Reformed Church in Indwe
|• Total||20.8 km2 (8.0 sq mi)|
|• Density||840/km2 (2,200/sq mi)|
|Racial makeup (2011)|
|• Black African||95.7%|
|First languages (2011)|
|Time zone||UTC+2 (SAST)|
|Postal code (street)|
The town is situated between Dordrecht and Elliot on the R56 road. It was founded in 1896 as a centre for coal-mining activities which started in 1867, and attained municipal status in 1898. It takes its name from the Indwe River, named after the blue crane (Anthropoides paradiseus, Xhosa: iNdwe), which occurred there in great numbers.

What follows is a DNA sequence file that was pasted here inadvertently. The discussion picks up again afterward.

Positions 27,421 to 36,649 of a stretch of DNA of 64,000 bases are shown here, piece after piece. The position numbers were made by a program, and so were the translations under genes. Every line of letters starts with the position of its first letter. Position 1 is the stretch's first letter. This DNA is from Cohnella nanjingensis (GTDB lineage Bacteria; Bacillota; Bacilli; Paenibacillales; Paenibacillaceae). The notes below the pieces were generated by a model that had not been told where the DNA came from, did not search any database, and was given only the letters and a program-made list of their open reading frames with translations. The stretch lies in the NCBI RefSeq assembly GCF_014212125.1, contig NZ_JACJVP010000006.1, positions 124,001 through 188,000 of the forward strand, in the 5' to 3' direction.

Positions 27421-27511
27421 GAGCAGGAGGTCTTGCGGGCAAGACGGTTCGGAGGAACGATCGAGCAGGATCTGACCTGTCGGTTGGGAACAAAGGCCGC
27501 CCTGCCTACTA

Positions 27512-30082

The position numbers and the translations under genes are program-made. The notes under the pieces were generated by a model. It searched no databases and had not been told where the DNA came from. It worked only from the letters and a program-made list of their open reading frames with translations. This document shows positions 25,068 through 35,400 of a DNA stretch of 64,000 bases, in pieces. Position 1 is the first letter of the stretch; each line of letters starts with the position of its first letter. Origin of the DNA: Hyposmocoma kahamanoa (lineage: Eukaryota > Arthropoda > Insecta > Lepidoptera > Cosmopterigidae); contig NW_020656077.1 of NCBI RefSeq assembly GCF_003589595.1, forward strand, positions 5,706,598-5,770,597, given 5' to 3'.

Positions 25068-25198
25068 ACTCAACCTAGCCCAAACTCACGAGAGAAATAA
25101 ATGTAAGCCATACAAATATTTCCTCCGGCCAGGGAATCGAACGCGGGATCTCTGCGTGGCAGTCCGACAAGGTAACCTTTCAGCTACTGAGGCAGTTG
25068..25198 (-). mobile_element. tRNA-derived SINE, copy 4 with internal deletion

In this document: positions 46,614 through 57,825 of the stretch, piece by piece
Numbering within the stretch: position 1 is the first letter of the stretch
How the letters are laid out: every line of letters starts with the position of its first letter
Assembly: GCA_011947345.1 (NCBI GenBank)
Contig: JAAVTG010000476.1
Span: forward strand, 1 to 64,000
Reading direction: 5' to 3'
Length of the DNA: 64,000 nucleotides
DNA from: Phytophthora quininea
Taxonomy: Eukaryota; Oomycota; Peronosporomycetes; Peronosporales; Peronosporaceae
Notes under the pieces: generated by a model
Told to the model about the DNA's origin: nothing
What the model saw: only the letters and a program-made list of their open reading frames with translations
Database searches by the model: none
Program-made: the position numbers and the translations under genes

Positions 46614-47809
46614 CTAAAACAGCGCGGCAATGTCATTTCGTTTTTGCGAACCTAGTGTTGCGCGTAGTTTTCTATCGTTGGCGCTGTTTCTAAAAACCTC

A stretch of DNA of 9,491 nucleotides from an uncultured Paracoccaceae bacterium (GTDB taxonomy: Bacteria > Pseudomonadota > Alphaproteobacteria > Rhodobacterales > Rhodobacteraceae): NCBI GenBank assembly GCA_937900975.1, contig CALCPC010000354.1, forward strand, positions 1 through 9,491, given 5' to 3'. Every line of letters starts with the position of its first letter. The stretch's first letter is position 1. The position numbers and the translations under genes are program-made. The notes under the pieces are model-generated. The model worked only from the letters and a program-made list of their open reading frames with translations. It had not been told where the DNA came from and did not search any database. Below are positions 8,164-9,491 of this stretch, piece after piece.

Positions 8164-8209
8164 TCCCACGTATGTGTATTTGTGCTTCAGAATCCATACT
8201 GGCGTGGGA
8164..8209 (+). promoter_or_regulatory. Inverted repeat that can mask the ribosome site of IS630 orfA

Indwe was the fourth town after Johannesburg, Cape Town and Kimberley to have electricity. The “Indwe Railway Collieries and Land Company” was formed in Kimberley in late 1894. De Beers played a big part in it. The railway line was completed in March 1896. By 1899 the mine produced well over 100 000 tons of coal a year. By 1917 the coal mine closed down because meanwhile better quality coal had been discovered in the Transvaal. Indwe Railway station was one of the busiest stations in South Africa offering people from the rural Transkei a port of entry to Johannesburg and Cape Town up until 1994. Indwe compromises five townships Mavuya,Manyano,Mzamomhle,Phumlani and Sonwabile township. Mavuya township in Indwe is one of the oldest townships in South Africa and is considered to be older than Langa (Cape Town) and Alexandra (Johannesburg).
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